Agroecology in Mexico. A growing movement of farmers and consumers in the Mexican state of Jalisco are bucking pesticides, transgenic seeds and the agro-industrial trend in favor of organic ways of growing food. They say that traditional ecological knowledge, the survival of native seeds, and the livelihood of farmers are at stake. Are they succeeding in their quest? Guests: Helen Juárez, Agroecology Researcher, Universidad de Guadalajara, Guadalajara, México (interviewed from Stockton, CA), http://www.udg.mx/ ; Victor Flores, activist and promoter of alternative agriculture, Guadalajara, México (interviewed from Stockton, CA).
Mexico Edition. Given the refusal of citizen self-defense groups to put down their weapons after they were able to expel the Knights Templar cartel from several municipalities in Michoacán, President Enrique Peña Nieto offered to integrate them into the police. Since armed citizen groups surrounded Apatzingán, the federal government sent soldiers to the state and disbanded hundreds of municipal police. However, the government has not yet detained leaders of the Knights Templar, a condition that self-defense groups set in order to give up their weapons and return to their communities. Martha Elena Ramírez hosts this edition from Mexico City. Guests: (Recordings) José Manuel Mireles, member of the Citizen Council for Self-Defense of Tepalcatepec; Ricardo Mejía Berdeja, Congressman (Partido de la Revolución Democrática); David Monreal, Senator (Partido del Trabajo).
Health Action Convening. Luminaries such as Vice President Joe Biden and San Antonio Mayor Julián Castro kick off a days-long meeting on how to make the promise of the Affordable Care Act real for consumers across the nation. Health policymakers, advocates, and health care experts participating in the Health Action 2014 Conference join this edition to comment on the future of Medicaid expansion, new consumer protections, and other opportunities and challenges ahead. Guests: Diana Varela, Representative, Social Security Administration, Washington, DC; Mari Lopez, Policy Director, Visión y Compromiso, Washington, DC; Sinsi Hernández-Cancio, Director, Health Equity, Families USA, Washington, DC; Francisco Ramos, Outreach and Organizing Manager, Health Care for All, Washington, DC.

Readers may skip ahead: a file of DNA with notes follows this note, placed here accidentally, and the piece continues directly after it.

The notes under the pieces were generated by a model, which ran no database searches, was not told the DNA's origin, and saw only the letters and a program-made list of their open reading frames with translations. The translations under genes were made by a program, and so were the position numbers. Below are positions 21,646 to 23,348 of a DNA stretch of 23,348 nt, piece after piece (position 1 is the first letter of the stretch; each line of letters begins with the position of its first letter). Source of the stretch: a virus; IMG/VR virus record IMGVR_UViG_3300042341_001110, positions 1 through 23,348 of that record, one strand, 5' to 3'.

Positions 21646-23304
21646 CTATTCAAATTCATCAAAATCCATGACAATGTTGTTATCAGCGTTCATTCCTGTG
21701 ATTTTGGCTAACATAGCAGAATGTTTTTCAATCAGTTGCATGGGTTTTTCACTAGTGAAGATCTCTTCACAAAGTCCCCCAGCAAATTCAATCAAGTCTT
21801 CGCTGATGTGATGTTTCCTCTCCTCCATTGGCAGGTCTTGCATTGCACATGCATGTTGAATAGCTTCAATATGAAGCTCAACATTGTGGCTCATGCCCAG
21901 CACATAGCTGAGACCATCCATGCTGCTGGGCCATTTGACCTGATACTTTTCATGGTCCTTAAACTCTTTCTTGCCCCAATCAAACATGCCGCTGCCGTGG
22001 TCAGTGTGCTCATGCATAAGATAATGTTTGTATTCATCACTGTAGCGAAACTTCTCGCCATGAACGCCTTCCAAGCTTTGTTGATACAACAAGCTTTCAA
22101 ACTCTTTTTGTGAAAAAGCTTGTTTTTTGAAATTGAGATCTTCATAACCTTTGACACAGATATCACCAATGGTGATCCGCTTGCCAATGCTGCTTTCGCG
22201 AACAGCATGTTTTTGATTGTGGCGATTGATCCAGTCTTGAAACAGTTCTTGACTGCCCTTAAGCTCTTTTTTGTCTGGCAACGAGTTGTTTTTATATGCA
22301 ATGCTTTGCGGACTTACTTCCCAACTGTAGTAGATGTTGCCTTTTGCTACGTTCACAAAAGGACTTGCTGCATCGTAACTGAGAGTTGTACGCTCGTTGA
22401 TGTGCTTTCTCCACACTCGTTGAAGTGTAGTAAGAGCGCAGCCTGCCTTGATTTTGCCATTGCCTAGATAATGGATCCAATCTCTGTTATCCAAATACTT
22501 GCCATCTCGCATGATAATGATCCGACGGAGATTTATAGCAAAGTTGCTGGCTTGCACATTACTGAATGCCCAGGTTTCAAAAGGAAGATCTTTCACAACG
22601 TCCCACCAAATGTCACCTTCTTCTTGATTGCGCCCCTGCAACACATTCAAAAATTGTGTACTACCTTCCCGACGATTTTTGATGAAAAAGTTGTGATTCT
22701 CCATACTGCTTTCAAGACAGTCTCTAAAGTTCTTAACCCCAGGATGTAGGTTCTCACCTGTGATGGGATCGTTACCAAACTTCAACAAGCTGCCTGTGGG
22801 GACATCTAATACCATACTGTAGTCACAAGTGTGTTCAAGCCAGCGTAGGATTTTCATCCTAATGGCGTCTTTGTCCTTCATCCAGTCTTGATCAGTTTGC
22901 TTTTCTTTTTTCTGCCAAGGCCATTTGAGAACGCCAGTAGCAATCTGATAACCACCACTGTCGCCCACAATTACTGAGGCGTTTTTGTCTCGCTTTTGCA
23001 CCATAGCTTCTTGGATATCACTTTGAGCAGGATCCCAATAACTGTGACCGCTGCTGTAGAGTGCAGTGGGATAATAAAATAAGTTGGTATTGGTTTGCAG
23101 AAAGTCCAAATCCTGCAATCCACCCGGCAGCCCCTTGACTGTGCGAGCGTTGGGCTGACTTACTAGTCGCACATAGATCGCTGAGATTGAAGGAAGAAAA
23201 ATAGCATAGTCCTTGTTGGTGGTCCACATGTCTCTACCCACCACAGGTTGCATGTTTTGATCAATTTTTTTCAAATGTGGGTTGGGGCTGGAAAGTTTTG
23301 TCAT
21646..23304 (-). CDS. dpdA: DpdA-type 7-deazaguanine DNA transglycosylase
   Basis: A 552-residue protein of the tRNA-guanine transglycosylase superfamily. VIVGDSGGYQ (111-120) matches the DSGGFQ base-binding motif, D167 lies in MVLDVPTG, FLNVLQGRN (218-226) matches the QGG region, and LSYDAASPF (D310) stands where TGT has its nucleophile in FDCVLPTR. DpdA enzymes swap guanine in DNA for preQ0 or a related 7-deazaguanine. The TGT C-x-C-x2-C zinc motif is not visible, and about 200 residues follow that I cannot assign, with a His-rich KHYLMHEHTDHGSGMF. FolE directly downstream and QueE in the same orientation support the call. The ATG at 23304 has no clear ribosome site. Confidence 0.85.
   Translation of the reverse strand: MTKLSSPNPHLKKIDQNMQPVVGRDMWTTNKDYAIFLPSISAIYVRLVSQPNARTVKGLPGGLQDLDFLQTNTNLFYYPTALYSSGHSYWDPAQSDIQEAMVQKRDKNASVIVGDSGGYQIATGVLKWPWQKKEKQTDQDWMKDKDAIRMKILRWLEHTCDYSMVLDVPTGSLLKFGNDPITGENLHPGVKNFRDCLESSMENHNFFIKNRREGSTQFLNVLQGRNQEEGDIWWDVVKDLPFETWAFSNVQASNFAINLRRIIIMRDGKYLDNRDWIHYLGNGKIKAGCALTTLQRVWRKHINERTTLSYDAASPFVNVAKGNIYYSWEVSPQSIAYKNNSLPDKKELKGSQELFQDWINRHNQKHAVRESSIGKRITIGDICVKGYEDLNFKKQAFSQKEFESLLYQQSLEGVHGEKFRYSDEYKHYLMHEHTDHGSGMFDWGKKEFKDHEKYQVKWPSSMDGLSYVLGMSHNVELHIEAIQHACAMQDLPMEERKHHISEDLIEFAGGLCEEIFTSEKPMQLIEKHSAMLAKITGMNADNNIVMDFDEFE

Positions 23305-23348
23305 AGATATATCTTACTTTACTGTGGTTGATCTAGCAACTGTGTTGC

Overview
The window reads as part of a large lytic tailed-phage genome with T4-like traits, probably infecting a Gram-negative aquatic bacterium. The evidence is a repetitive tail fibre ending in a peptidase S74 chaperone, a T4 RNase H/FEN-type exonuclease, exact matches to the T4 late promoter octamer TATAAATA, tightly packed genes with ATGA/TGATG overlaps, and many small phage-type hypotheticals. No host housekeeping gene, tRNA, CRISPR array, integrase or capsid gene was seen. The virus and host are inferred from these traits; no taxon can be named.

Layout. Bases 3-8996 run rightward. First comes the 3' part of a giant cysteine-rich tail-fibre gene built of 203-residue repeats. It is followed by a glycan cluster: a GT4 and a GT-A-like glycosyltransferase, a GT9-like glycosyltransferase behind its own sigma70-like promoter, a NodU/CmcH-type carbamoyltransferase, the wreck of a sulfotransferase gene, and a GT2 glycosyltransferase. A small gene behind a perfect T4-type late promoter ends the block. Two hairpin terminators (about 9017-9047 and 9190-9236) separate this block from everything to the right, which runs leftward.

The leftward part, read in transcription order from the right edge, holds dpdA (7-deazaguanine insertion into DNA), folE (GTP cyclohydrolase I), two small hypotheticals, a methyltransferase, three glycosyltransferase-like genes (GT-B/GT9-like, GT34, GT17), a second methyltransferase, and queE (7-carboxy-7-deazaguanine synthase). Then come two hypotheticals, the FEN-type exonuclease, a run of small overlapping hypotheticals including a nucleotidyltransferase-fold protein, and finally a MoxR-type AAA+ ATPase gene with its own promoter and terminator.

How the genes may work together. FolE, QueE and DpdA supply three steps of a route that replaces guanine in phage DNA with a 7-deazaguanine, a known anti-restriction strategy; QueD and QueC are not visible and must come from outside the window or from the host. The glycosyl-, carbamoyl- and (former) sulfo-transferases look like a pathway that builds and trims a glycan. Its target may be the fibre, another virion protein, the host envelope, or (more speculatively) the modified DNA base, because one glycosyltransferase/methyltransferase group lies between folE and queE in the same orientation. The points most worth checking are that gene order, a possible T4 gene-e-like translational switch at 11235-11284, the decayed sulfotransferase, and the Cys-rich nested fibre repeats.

Ending Zero Tolerance Practices. This month, the White House unveiled the first ever national guidelines on school discipline, urging educators to get rid of zero-tolerance policies that harm students of color the most. Each year, high schools around the nation suspend two million students, mostly for minor offenses. Black and Latino students are the most suspended, expelled, or arrested by police due to a school complaint. White House officials say “racial discrimination in school discipline is a real problem.” How will the new guidelines translate into a better climate in the schools? How will they help solve the racial bias? A White House official and a community advocate discuss the plans. Guests: Eric Waldo, Deputy Chief of Staff of Policy and Programs, U.S. Department of Education, Washington, DC, www.ed.gov ; Manuel Criollo, Director of Organizing, The Labor Community Strategy Center, Los Angeles, CA, http://www.thestrategycenter.org/
Haitian ‘Anchor Babies’? A ruling last year by the highest court of the Dominican Republic strips anyone born in the country from their Dominican citizenship if their parents were undocumented. What’s more, the court order applies retroactively to people born in the country since 1929. The Dominican government says they are working to regularize the immigration status of those affected, mostly of Haitian descent. Meanwhile, human rights activists argue that the country is trampling on the basic rights of thousands of people who will be disenfranchised and barred from schools and other public services. This controversial policy brings to mind the calls by conservatives in the U.S. to deny birthright citizenship to children born in the U.S. of undocumented parents. This is a debate on the issue. Guests: Aníbal de Castro, Ambassador of the Dominican Republic in the United States, Washington, DC, http://www.domrep.org/ ; Miguel López Rodríguez, President, Comité Político Latinoamericano (COPOLA USA), New York, NY.
Holiday Edition: Concha Buika. Acclaimed singer María Concepción Balboa Buika, known as Buika, was born in Spain to African parents. She now lives in Miami, Florida. With her sultry, emotionally-charged voice she easily crosses musical styles such as cante jondo, jazz and canción ranchera. To celebrate the birth and civil rights struggle of Dr. Martin Luther King Jr., this is an exclusive interview with this distinguished Afro-Hispanic artist about the cultural richness of her life and music. Buika also comments on her dreams and issues in the U.S. Guest: Concha Buika, internationally acclaimed singer, Miami, FL, www.conchabuikamusic.com
Mexico Edition. U.S.-based residents from Michoacan prepare demonstrations outside the Mexican consulate in Los Angeles and San Jose, to request that the Mexican government does not disarm self-defense groups fighting the Knights Templar cartel. After expelling the cartel from several municipalities, self-defense groups decided to take control of other municipalities and Cuatro Caminos, a main highway to the rest of the state. In response, the federal government has asked these groups to put down their weapons. They reply that before surrendering their weapons the government must first arrest the leaders of organized crime. Martha Elena Ramírez hosts this edition from Mexico City. Guests: José Sandoval, immigrant from Michoacan, Los Angeles, California; (recording) Dr. José Mireles Valverde, General Counsel, Citizen Council for Self-Defense of Michoacan.